Dunkirk


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It's not "just another war film."

Seminal director Christopher Nolan returned recently with his newest film, Dunkirk, an expertly crafted World War II thriller that leaves you breathless.

It focuses on the efforts of the Dunkirk evacuation, where upwards of 400,000 British and French soldiers were essentially trapped in a harbor by German forces (also a subject in this year's under-the-radar Their Finest). The hostile narrative is presented through three different perspectives: land, air, and sea.

The film wastes no time plunging into the center of the crisis. It's intense. It's engulfing. And it's immersive. The film's visual scope is nothing short of astounding, giving us a 360-degree impression of the area with expansive views of coastlines, shifty seas, cloudy skies, scattered vessels, and the point where they all converge. The sound design pummels with booming tenacity, and Han Zimmer's clock-ticking score escalates the urgency, while doubling as a racing heartbeat, as well as inhales and exhales as the characters dodge bullets and bombs and fight to stay above water. This is a very wet film—to the point where you might feel the urge to throw the characters some towels.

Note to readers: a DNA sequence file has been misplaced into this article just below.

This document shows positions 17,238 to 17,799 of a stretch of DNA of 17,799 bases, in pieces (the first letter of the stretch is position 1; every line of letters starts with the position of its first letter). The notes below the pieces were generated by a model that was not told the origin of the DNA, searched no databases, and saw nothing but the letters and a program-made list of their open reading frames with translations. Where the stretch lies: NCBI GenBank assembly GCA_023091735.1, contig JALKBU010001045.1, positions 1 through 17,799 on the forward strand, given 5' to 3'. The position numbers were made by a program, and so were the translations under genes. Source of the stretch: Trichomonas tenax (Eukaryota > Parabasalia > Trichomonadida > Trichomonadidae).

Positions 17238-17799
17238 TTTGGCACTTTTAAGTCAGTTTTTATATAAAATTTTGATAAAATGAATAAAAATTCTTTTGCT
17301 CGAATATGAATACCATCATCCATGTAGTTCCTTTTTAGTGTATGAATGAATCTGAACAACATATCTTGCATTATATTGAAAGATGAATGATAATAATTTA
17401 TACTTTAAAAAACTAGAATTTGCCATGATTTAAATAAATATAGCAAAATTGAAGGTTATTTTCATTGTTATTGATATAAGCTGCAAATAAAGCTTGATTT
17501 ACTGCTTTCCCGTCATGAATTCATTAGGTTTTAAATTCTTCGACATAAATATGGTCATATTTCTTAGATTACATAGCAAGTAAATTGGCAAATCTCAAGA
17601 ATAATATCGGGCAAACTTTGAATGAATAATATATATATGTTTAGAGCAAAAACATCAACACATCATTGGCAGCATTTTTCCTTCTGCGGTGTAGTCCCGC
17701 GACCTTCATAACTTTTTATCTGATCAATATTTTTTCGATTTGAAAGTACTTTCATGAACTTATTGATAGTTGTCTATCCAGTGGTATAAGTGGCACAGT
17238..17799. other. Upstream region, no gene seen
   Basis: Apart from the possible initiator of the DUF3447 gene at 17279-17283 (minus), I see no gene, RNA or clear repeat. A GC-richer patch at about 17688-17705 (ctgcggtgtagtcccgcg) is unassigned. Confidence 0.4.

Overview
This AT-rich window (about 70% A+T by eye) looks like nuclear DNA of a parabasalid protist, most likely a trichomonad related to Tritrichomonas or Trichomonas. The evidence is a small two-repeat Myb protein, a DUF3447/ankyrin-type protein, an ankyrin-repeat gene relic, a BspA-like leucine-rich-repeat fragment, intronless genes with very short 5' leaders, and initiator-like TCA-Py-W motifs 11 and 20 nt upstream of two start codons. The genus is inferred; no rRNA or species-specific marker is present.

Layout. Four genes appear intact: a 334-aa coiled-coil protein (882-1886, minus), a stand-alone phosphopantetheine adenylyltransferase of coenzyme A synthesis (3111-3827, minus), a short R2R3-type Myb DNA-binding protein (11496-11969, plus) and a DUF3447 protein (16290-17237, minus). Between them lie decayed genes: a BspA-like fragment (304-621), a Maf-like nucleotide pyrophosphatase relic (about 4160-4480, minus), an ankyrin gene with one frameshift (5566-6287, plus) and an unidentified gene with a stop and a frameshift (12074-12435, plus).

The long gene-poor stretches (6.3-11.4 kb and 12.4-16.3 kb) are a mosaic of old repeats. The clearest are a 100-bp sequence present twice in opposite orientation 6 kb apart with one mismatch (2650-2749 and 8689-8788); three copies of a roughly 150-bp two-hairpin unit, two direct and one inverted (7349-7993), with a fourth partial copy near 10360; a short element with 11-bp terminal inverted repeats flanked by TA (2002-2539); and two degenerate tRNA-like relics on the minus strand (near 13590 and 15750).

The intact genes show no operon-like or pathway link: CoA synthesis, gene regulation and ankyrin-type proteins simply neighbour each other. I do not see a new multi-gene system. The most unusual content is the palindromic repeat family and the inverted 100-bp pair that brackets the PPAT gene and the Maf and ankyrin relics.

The ensemble cast—including the likes of Mark Rylance, Tom Hardy, Cillian Murphy, Kenneth Branagh and newcomer Fionn Whitehead—is solid all around. And while there isn't one main protagonist or standout performance, the actor who actually impresses the most is, surprisingly, pop star Harry Styles. He's legitimately good in this, and don't let anyone tell you otherwise.

Aside from a couple varying time frames, Nolan has no major tricks or plot twists up his sleeve with this film, and there aren't any lofty concepts at work. It's a very straightforward, matter-of-fact tale of rescue and survival that's told with minimal dialogue, and definitely leaves that impact moviegoers strive for. Anything but “just another war film,” this one packs a punch you won’t want to miss.